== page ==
Developments and Prospects of the Electrical and Optical Equipment Sector in the Central and Eastern European Countries


Doris Hanzl-Weiss

wiiw Industry Study No. 2001/2, July 2001 plus free access to wiiw Industrial Database

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In Central and Eastern Europe, as in most other economies, the electrical and optical equipment sector is an important and strategic part of manufacturing, being at the core of innovation and research. It is considered a R&D- and skill-intensive industry, producing a wide range of mostly high-technology products (e.g. computers, electric motors, cables and batteries, semi-conductors, telephones, TV sets etc.). In Central Europe, the sector has revived and experienced dynamic production and export growth with good future prospects.

The study investigates the development and prospects of the electrical and optical equipment sector in the following countries: Bulgaria, the Czech Republic, Hungary, Poland, Romania, Slovakia, Slovenia.

In size, the electrical and optical equipment sector is today of relative importance in Slovenia, Slovakia, the Czech Republic and Poland where it contributes between 7% and 9% of manufacturing output. Strong specialization on the sector occurred in Hungary (24%), while in Bulgaria and Romania the sector is very small (4% and 5% respectively). The production structure is dominated by the 'electrical machinery and apparatus' industry in all countries, except in Hungary, where the sector is more diversified.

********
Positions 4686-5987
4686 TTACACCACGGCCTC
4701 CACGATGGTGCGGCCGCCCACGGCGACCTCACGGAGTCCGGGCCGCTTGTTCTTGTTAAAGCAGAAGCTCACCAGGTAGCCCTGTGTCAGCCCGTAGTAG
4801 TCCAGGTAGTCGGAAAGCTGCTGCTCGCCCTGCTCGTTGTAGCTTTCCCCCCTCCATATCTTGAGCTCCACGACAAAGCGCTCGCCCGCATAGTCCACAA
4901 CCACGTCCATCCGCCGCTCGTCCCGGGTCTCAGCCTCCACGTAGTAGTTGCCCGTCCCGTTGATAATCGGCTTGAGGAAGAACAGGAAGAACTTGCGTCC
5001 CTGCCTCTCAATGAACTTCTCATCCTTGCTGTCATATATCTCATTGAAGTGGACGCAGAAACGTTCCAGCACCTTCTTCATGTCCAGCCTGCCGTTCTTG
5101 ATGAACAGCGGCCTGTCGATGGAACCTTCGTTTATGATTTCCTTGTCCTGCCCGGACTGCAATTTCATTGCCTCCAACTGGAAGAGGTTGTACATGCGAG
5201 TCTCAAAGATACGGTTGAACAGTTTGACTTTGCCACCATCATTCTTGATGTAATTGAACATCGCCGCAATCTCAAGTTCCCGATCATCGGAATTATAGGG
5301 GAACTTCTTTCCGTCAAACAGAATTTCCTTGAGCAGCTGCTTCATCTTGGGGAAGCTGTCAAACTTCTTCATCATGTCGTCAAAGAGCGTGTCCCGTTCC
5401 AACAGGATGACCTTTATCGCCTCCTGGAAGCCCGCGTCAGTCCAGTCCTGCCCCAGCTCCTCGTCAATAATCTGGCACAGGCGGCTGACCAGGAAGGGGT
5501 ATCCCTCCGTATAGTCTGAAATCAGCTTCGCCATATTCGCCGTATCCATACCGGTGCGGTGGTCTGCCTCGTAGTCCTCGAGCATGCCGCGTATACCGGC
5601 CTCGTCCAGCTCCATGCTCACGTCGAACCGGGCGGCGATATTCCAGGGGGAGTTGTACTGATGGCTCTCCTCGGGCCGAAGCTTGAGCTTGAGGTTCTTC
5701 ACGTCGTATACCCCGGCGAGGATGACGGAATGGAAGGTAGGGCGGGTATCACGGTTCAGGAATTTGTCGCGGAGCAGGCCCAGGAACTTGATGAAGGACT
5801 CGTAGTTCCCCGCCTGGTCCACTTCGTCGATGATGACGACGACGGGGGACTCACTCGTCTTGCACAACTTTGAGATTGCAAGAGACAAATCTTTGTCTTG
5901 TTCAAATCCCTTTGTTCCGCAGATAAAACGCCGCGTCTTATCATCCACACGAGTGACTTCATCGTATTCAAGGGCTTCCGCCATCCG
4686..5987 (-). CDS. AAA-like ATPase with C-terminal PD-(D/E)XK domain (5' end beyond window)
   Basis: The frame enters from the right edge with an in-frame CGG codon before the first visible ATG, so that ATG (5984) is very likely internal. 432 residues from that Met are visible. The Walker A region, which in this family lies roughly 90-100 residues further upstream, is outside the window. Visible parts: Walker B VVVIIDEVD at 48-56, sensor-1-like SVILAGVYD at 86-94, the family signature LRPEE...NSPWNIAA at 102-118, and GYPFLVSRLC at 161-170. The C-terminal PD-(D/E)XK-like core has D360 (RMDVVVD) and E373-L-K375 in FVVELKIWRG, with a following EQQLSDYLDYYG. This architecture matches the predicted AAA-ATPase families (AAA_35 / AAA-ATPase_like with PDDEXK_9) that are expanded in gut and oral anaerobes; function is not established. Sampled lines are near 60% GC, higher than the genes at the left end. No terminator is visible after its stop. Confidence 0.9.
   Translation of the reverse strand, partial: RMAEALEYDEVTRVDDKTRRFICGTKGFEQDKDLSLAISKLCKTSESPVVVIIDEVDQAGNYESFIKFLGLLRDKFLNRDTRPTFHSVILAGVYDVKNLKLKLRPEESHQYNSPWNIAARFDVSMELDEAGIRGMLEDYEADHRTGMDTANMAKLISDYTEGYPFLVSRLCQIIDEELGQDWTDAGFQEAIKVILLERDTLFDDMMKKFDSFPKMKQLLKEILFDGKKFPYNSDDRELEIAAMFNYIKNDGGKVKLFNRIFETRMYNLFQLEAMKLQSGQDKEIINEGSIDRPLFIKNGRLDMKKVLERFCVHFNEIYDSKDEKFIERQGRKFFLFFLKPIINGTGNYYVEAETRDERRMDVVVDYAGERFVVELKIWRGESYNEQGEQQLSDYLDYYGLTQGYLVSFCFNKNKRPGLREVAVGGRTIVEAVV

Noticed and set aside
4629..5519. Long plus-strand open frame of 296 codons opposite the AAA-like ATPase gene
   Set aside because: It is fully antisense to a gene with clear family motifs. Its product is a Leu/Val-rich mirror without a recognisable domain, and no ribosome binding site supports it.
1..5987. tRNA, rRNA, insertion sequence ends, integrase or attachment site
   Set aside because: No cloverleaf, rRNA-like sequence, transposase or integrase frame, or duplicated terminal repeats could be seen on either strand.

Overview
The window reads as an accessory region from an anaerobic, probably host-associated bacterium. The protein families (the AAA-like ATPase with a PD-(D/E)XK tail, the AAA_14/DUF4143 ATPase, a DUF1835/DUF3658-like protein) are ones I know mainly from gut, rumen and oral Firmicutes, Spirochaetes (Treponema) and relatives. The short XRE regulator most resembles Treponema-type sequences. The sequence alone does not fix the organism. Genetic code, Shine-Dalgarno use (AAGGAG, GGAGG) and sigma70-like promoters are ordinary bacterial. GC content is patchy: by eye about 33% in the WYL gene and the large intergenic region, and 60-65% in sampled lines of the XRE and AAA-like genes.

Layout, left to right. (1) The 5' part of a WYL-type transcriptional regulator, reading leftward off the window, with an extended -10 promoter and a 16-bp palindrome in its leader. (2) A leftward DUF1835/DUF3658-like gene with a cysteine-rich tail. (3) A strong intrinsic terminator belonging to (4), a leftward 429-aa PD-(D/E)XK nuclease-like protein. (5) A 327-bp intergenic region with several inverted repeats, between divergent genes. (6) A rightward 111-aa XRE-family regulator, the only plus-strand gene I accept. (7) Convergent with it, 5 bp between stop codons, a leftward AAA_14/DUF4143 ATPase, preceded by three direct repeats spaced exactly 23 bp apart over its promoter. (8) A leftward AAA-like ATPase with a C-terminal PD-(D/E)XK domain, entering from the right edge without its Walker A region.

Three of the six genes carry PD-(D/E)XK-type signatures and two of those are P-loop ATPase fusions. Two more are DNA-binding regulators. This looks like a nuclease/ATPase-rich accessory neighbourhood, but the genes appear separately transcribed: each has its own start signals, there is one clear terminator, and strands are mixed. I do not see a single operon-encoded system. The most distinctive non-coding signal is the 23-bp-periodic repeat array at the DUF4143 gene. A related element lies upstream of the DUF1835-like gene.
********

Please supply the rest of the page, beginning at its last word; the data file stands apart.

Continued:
As an employer, the electrical and optical equipment sector plays a major role in Hungary, Slovenia, Slovakia and the Czech Republic (accounting for 16% of total manufacturing employment in Hungary, and for 11% in the latter three countries) and has somewhat smaller shares in Poland, Bulgaria and Romania. Until 1996 employment was reduced in all countries but rose thereafter in Hungary, the Czech Republic and in Slovakia.

On the EU market, in 1995, CEEC(7) electrical and optical equipment exports had a market share of about 3.5%, which increased to 7% in 1998 (all shares without intra-EU trade). This share was significantly lower than total manufacturing market shares (9% in 1989 and 11% in 1998). On the Austrian market, CEEC exports had a decisively larger share, accounting for 17% of Austria's non-EU imports of electrical and optical equipment in 1995, increasing to 36% in 1999. However, the CEECs are also a major export destination for Austrian electrical and optical equipment exports and absorbed about 42% of Austria's non-EU exports in 1999. Ultimately, the CEECs registered a trade deficit with Austria (again with the exception of Hungary).

Future prospects of the sector are quite good due to increasing export competitiveness (decreasing comparative disadvantage, better quality of exports) and growth potentials on domestic markets. Trends of production and exports also point in this direction. On the negative side, developments on international markets (information technology, automotive industry) are currently weakening and import competition on domestic markets is strong.